“Well, not very well.” Sierra started rummaging inside and she pulled out a case. She handed it to Avery once she joined her inside the ship.
Nothing inside it looked familiar. The ship was small and it looked like it could only house one person in the cockpit. Avery looked around for any personal belongings that could give her any clues about herself but she found none.
Giving up on finding anything useful for herself, Avery turned to Sierra. She looked more at home than Avery felt in that moment and Avery knew she was avoiding her questions on purpose.
“I noticed that you don’t have the greatest bedside manner for a doctor.” Avery continued to watch Sierra.
“I’m not a doctor, I’m a veterinarian, remember?” Sierra stopped at something she found interesting.
“I don’t think you’ll let me forget that.” Avery said, she wasn’t going to let Sierra get under her skin. Opening up the case, she looked at the contents inside. The tools looked like medical supplies but they were way more advanced than the primitive needles and bandages that were scattered down in Sierra’s basement.
“Shit, you really wrecked this.” Sierra mumbled, pulling out a handful of wires.
“Maybe, but I don’t think that’s how you fix it.”
“Ha, very funny,” Sierra said with an eye roll but a slight smile pulled at the corner of her lips with the reply.
Avery waited for Sierra to finish and handed her suitcase to her when she walked out of the cockpit. Worry creased Sierra’s brow as they walked back to the house. Avery didn’t know why. It seemed for once they were finally getting along but Sierra had found something in the cockpit that she wasn’t telling her.
Once they were back in the kitchen again, Sierra opened up the suitcase. Her worried look started to dissipate.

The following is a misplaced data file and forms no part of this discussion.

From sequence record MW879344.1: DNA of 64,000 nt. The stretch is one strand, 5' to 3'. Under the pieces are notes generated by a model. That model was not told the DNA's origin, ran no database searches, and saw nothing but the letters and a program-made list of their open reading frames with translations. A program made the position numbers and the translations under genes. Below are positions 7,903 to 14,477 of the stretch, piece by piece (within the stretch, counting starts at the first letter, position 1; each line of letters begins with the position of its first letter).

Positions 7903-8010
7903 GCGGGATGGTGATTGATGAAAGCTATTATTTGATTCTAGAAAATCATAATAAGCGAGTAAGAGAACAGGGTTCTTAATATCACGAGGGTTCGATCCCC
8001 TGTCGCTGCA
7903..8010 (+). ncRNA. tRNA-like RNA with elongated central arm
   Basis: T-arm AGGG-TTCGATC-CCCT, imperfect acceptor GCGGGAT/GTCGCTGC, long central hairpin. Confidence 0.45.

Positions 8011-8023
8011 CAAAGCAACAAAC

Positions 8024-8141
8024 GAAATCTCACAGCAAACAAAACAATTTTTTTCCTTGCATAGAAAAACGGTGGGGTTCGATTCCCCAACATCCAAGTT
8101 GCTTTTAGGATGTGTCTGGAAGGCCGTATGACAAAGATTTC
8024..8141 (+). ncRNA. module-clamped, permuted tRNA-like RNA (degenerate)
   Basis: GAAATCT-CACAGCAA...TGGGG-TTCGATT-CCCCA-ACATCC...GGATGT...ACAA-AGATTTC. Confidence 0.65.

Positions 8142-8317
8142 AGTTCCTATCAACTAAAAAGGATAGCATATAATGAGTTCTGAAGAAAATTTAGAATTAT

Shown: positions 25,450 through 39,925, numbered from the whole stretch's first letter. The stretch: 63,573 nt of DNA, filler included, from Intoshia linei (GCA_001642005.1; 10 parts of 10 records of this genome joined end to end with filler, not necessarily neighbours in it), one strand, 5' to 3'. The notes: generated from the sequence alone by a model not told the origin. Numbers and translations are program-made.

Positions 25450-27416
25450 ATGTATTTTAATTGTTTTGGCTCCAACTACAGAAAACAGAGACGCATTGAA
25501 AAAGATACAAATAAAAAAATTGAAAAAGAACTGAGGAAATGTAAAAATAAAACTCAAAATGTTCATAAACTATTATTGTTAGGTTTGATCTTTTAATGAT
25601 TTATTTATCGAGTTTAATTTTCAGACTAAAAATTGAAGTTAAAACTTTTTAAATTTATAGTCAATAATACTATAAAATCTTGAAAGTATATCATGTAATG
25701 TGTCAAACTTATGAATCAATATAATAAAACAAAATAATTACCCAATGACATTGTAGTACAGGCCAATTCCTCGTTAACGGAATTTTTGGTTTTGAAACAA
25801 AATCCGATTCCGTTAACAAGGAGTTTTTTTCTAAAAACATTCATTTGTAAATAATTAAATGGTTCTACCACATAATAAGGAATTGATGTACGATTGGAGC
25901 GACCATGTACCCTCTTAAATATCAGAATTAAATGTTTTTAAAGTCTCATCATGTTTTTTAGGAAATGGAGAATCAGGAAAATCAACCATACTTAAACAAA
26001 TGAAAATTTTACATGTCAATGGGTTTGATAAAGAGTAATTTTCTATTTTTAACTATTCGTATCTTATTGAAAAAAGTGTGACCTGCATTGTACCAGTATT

“Lift up your shirt.” Sierra ordered.
Avery took off her coat and leaned against the kitchen counter. She lifted her shirt. Did they just go for that walk for medical supplies? It looked like Sierra was also looking for something else but whatever it was she didn’t find it. It also occurred to Avery that it was extremely rare that a veterinarian would know what these tools would do.
Sierra’s hands were cold as her fingers brushed against Avery’s stomach, causing her to gasp. Sierra ignored her and gently pulled the bandages away. A thin layer of blood crusted near the injury as Sierra peeled off the cloth. She gently prodded the wound with her fingers causing Avery to shift uncomfortably. Avery found that she had seven perfectly aligned stitches on her side.
“Ow,” Avery said, continuing to watch what Sierra was doing.
“You think that’s painful, how did you make it in the military?” Sierra continued to prod before stepping away and getting a wet washcloth. Avery just watched her, having Sierra so close to her was a little uncomfortable but she didn’t want to admit to herself why.
“I guess I must have done pretty good, I have a lot of little symbols on my uniform.” Avery replied.
“Uh-huh, are you sure those symbols are a good thing?” Sierra walked back up to Avery and placed the washcloth on the wound with one hand and lifted up Avery’s shirt higher with the other as she gently wiped away the blood.
“Are they?” Avery asked as Sierra put her hand above her own to get her to lift up her shirt just under her breast.